Document Detail

How do banded mongooses locate and select anvils for cracking encased food items?
MedLine Citation:
PMID:  22516627     Owner:  NLM     Status:  Publisher    
Banded mongooses (Mungos mungo) extract encased food items by throwing them against anvils. Observations indicate that their chosen anvils are generally hard enough to crack open casings, suggesting an understanding of the physical properties that render an anvil suitable for cracking. We report results from two field experiments investigating spatial and physical aspects of anvil selection in a wild group of banded mongooses. Mongooses rapidly carried prey items to nearby anvils in their environment, without simply returning to the last anvil they passed, suggesting a detailed knowledge of anvil locations. Moreover, in choice experiments with hard or soft anvils, they always chose the appropriate anvil when both anvils were natural but chose indiscriminately when they were synthetic. These results support a recent suggestion that mongooses lack a generalized understanding of the functional properties of anvils but also indicate that they may mediate their decisions on the basis of familiarity. Together, our experiments suggest that mongooses employ simple rules of thumb that, in most cases, result in the selection of appropriate anvils. Where environmental problems are limited and predictable, selection will favor the evolution of such rules of thumb rather than a more generalized understanding of functional properties.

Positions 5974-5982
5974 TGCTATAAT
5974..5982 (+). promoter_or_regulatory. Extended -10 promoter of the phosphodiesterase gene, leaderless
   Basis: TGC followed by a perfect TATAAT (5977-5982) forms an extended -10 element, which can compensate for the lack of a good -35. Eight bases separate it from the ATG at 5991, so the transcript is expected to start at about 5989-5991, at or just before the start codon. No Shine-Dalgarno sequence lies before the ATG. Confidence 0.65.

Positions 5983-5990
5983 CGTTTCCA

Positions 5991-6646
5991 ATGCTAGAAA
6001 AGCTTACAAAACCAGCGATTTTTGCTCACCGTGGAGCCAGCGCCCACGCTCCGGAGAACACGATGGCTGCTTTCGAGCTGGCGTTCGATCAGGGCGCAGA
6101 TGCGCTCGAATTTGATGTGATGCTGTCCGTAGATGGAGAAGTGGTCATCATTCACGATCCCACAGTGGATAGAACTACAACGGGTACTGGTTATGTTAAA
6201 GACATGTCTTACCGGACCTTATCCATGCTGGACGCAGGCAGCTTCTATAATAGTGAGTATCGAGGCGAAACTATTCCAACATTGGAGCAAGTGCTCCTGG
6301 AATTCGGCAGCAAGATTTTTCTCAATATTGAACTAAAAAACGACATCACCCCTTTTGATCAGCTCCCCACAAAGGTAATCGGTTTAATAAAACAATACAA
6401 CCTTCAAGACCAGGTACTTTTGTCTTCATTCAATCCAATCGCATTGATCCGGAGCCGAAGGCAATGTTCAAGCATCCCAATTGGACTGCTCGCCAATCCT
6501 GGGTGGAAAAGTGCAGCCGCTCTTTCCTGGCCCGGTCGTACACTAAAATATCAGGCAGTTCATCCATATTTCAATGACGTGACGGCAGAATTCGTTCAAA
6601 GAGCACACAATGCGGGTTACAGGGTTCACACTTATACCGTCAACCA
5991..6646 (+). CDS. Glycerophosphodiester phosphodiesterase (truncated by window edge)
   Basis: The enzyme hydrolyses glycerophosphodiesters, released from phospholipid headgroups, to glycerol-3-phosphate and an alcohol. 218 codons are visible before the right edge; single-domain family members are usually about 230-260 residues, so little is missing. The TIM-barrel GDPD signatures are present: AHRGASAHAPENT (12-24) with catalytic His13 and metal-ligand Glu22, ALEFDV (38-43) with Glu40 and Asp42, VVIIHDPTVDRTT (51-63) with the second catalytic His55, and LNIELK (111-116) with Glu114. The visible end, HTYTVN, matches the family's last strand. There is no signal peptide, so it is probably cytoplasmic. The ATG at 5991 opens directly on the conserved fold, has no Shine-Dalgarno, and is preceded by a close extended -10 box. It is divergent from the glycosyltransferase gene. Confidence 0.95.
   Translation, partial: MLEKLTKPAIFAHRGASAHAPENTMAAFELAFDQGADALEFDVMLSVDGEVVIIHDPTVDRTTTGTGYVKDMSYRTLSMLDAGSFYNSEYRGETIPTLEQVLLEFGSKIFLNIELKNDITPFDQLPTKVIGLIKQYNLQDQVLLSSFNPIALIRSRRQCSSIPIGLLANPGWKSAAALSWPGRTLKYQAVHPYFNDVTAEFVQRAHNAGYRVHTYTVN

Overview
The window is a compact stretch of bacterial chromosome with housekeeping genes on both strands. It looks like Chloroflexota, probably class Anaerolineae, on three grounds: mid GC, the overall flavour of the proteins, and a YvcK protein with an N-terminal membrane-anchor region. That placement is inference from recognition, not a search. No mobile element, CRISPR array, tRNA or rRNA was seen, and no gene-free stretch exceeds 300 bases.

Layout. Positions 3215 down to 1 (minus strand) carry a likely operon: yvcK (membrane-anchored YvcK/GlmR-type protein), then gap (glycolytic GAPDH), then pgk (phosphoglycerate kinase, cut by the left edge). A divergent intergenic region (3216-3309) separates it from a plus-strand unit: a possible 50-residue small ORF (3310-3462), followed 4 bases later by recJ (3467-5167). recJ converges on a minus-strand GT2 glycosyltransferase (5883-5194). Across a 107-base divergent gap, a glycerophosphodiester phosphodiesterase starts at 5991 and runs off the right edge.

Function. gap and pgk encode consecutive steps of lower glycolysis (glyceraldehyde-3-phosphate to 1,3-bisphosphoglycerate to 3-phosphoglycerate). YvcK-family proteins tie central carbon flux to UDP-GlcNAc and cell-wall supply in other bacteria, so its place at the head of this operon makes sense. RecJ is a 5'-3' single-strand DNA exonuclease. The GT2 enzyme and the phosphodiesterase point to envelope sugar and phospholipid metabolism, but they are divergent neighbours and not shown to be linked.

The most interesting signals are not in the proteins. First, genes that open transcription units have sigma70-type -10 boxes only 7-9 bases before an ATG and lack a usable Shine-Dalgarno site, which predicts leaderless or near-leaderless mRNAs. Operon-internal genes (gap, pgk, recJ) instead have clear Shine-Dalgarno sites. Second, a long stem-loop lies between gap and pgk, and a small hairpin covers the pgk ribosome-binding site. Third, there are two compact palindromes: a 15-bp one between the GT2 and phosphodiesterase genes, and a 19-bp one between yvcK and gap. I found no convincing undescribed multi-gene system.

Katherine McAuliffe; Alex Thornton
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Publication Detail:
Type:  JOURNAL ARTICLE     Date:  2012-4-9
Journal Detail:
Title:  Behavioural processes     Volume:  -     ISSN:  1872-8308     ISO Abbreviation:  -     Publication Date:  2012 Apr 
Date Detail:
Created Date:  2012-4-20     Completed Date:  -     Revised Date:  -    
Medline Journal Info:
Nlm Unique ID:  7703854     Medline TA:  Behav Processes     Country:  -    
Other Details:
Languages:  ENG     Pagination:  -     Citation Subset:  -    
Copyright Information:
Copyright © 2012 Elsevier B.V. All rights reserved.
Department of Human Evolutionary Biology, Harvard University, 11 Divinity Avenue, Cambridge, MA 02138, USA.
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